Tag Archives: Les Filles de Illighadad

Boston University Announces Second Annual Bu Global Music Festival

Boston University has announced the second annual BU Global Music Festival to be held October 4th and 5th, 2019 on the Boston University Charles River Campus. The festival will be free, open to the public and is intended for all ages.

The festival will include traditional and contemporary international musicians, as well as local world music artists.

Les Filles de Illighadad

The lineup includes Les Filles de Illighadad (Niger) who will bring to the festival the music of rural Niger called “tende” featuring compositions built from vocals, handclaps, and percussion; 47Soul (Palestine/UK) celebrated for inventing their own genre Shamstep, which fuses dub synth sounds with rock elements, hip-hop and pop lyrics in English and Arabic.

Also featured: Gamelan Cudamani (Bali, Indonesia) known for their outstanding creativity; Frontera Bugalú (Mexico/Texas) who perform a combination of high-energy “cumbia” mixed with other traditional Mexican and Latin American rhythms.

Saraswathi Ranganathan (India/US) will treat festival goers to a diverse presentation of the ancient veena; and Congolese band KOKOKO! (Democratic Republic of Congo), known for building their own instruments and blending Congolese and modern music.

Local artists Grooversity (Boston/Brazil) and Eastern Medicine Singers (Algonquin, Rhode Island) will also perform.

The festival is produced by the BU Arts Initiative – Office of the Provost and the College of Fine Arts Department of Musicology and Ethnomusicology through the Karbank Fund for Global Music. Musician and BU ethnomusicologist Marié Abe continues to serve as artistic director. Additional support comes from BU Global Programs, BU College of Fine Arts, and BU Dean of Students’ Office, the New England and American Studies Program. WBUR will serve as a media sponsor.

Saraswathi Ranganathan

“BU is very proud to host this festival and to welcome so many talented artists from around the world. Such events have transformative power. They expose us to different experiences, perspectives, and artistic expressions, while helping to break down barriers and bring us closer together,” said Jean Morrison, Provost and Chief Academic Officer of the University.

 “The BU Global Music Festival creates community and inspires greater understanding and respect through our shared passion for music and the performing arts,” expressed Harvey Young, Dean of the College of Fine Arts.

In addition to workshops and demonstrations offered to the public during the festival, this year, the BU Global Music Festival and BU Music Education Department have developed a new opportunity with the Boston Public Schools Office of the Arts, which will connect Boston’s music educators with visiting international musicians for a professional development credit in global music.

“The Boston University Music Education Department and students are excited to partner with Boston Public School music educators for a collaborative professional development opportunity centered around the world music traditions represented at this year’s Global Music Festival,” said Tawnya Smith, BU Assistant Professor in Music Education and member of the BU Provost’s Arts Council.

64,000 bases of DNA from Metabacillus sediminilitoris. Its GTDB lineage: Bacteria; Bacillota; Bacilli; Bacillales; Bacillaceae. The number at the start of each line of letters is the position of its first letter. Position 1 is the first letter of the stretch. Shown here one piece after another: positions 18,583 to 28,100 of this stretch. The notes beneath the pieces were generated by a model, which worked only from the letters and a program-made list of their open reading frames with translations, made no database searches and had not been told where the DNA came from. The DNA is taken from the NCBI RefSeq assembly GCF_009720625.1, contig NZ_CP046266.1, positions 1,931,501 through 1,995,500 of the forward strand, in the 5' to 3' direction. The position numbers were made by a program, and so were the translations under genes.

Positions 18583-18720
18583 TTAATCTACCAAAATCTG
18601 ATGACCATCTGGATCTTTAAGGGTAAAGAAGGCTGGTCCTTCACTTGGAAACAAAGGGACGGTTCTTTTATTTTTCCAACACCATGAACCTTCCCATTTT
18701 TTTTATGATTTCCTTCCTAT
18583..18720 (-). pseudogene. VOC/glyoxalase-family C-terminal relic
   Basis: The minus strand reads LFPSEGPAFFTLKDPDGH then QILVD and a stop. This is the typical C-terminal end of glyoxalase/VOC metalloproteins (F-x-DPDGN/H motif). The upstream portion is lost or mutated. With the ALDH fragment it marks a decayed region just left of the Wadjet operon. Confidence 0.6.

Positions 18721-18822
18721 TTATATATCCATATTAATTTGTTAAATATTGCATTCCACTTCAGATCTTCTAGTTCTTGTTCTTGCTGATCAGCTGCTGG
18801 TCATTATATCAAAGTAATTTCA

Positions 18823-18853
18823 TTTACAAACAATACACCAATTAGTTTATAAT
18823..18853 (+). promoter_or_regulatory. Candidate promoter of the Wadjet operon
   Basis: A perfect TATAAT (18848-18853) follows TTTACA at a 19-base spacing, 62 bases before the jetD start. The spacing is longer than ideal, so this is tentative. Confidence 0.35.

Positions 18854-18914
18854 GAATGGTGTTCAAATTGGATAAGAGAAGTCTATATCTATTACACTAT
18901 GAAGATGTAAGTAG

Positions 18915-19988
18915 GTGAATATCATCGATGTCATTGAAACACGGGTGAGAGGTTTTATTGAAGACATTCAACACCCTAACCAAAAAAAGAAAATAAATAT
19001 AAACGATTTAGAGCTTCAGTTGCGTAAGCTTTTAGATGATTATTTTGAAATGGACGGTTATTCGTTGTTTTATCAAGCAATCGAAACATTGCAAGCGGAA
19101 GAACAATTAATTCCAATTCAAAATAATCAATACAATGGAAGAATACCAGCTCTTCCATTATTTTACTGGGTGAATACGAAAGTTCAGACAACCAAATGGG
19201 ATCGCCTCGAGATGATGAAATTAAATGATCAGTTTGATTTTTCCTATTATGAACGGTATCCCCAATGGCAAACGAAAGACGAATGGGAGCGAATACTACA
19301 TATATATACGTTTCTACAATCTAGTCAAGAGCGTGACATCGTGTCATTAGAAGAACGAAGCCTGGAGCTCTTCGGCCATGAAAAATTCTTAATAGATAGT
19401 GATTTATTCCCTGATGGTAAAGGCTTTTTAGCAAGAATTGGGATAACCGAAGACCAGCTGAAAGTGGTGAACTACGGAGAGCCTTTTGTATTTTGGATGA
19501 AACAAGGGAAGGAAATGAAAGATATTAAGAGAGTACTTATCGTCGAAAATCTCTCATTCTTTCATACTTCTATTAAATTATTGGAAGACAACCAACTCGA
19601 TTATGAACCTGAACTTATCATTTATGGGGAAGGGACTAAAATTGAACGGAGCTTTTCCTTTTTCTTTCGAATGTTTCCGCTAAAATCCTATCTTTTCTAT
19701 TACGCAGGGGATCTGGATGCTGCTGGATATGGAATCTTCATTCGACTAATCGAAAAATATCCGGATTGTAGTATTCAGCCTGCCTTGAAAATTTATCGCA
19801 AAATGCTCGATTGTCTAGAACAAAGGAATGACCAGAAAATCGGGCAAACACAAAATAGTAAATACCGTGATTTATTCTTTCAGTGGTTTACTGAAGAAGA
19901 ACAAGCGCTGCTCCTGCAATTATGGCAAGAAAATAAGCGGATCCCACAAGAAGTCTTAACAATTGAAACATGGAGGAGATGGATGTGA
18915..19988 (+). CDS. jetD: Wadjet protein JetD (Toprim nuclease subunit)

In addition to music, the Global Bazaar featuring artisan goods for purchase from international and immigrant communities continues this year. On Saturday afternoon guests can also take part in a Cultural Vendor Fair where they can peruse more than a dozen regional cultural and ethnic organizations that offer arts related programming throughout the year.

More information at www.bu.edu/gmf/ and www.bu.edu/arts

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Artist Profiles: Les Filles de Illighadad

Les Filles de Illighadad

Tuareg act Les Filles de Illighadad comes from an isolated village in central Niger, in the outback deserts at the edge of the Sahara. The camp is only reachable through a difficult drive through the open desert and there is little infrastructure, no electricity or running water. The surrounding countryside supports hundreds of herders, living with and among their farm animals, as their families have done for centuries.

The music performed by Les Filles de Illighadad known as tende comes from a drum built from a goat skin stretched across a mortar and pestle. Tende music is developed from a few elements: vocals, handclaps, and percussion. Songs talk about the village, of love, and celebrate ancestors. It’s a musical form directed by women. Tende is a tradition for all the young girls, performed during celebrations and to pass the time at nighttime during the rainy season.

Fatou Seidi Ghali, lead vocalist and instrumentalist of Les Filles de Illighadad is one of the few Tuareg female guitarists in Niger. Using her older brother’s guitar, she taught herself to play. While Fatou’s position as the first female Tuareg guitarist is revolutionary, it is just as interesting for her musical direction. In a place where gender norms have generated two different types of music, Fatou and Les Filles de Illighadad are reaffirming the role of tende in Tuareg guitar.

Instead of the jembe or the drum set, Les Filles de Illighadad feature the traditional drum and the pounding calabash, half buried in water.

Discography:

Les Filles de Illighadad, Fatou Seidi Ghali & Alamnou Akrouni (Sahel Sounds, 2016)
Eghass Malan (Sahel Sounds, 2017)

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